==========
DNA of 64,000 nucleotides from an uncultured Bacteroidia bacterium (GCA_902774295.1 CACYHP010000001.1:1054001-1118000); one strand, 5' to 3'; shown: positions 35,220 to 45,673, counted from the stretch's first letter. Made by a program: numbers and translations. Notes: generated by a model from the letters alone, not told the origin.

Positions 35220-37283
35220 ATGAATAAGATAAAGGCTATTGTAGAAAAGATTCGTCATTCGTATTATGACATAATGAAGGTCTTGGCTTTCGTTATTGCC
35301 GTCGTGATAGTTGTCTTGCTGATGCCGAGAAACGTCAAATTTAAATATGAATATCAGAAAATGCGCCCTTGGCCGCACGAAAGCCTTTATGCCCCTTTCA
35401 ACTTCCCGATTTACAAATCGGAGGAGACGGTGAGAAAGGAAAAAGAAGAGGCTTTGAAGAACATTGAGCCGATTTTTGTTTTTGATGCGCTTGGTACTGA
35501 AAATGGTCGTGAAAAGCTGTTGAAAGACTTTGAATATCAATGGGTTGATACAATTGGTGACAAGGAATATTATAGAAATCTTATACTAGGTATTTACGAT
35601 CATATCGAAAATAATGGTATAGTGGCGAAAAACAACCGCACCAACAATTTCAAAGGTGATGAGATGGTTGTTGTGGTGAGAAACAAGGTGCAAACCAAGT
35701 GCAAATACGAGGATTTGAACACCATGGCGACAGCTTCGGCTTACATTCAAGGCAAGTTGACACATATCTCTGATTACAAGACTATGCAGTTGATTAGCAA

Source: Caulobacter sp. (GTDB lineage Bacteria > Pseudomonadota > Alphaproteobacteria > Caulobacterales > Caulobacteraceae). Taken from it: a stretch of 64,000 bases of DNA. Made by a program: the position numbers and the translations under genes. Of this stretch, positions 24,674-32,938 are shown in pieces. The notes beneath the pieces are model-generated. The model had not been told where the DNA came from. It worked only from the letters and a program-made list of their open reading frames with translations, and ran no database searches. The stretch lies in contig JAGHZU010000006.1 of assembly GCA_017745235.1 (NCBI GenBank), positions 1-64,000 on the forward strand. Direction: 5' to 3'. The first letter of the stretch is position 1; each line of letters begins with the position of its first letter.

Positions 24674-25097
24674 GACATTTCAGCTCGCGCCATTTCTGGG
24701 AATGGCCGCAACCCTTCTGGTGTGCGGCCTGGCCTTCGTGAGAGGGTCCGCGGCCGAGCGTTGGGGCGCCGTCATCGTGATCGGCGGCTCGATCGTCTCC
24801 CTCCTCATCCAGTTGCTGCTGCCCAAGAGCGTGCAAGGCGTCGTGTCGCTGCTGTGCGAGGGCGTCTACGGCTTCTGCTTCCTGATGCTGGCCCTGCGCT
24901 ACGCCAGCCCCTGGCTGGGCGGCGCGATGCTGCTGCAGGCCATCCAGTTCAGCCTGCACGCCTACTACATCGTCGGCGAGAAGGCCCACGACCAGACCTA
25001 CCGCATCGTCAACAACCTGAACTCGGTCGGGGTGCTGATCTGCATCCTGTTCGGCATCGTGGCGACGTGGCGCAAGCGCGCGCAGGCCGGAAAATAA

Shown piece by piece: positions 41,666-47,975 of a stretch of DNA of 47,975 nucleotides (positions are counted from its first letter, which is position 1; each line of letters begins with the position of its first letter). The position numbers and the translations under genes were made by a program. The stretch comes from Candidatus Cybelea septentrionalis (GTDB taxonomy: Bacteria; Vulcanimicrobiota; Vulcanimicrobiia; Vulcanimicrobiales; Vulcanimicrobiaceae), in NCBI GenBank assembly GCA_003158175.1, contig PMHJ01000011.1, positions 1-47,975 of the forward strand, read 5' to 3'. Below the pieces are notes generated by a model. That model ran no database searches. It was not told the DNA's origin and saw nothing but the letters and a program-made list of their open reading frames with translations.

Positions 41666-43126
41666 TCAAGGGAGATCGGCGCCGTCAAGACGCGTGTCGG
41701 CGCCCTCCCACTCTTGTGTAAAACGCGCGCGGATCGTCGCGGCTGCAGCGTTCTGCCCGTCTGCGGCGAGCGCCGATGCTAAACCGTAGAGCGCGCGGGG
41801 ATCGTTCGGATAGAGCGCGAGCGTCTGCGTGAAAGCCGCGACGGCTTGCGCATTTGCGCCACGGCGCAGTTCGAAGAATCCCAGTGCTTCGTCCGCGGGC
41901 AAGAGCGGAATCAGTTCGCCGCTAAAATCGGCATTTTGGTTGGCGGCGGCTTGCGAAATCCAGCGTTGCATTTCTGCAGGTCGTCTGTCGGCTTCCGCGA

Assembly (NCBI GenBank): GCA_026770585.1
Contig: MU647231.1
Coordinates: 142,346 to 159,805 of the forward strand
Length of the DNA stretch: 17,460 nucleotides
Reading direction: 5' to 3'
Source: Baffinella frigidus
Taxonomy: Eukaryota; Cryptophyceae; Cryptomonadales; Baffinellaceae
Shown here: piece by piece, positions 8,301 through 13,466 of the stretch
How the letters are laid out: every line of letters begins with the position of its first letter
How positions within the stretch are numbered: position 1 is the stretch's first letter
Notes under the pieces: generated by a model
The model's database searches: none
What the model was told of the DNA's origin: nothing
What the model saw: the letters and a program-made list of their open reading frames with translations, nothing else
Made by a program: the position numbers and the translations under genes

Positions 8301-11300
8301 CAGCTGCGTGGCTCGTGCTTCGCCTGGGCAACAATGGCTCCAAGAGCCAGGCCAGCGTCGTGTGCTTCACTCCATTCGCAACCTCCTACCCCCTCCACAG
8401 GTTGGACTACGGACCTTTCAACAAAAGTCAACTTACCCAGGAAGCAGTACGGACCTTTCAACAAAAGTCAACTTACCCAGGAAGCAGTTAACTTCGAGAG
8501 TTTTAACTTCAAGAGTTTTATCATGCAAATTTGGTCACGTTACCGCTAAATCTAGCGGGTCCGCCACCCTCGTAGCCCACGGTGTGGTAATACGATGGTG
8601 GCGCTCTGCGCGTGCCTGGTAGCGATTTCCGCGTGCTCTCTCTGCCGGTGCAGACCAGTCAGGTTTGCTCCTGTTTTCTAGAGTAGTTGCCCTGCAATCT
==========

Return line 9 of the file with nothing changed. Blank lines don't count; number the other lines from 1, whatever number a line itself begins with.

Source: Caulobacter sp. (GTDB lineage Bacteria > Pseudomonadota > Alphaproteobacteria > Caulobacterales > Caulobacteraceae). Taken from it: a stretch of 64,000 bases of DNA. Made by a program: the position numbers and the translations under genes. Of this stretch, positions 24,674-32,938 are shown in pieces. The notes beneath the pieces are model-generated. The model had not been told where the DNA came from. It worked only from the letters and a program-made list of their open reading frames with translations, and ran no database searches. The stretch lies in contig JAGHZU010000006.1 of assembly GCA_017745235.1 (NCBI GenBank), positions 1-64,000 on the forward strand. Direction: 5' to 3'. The first letter of the stretch is position 1; each line of letters begins with the position of its first letter.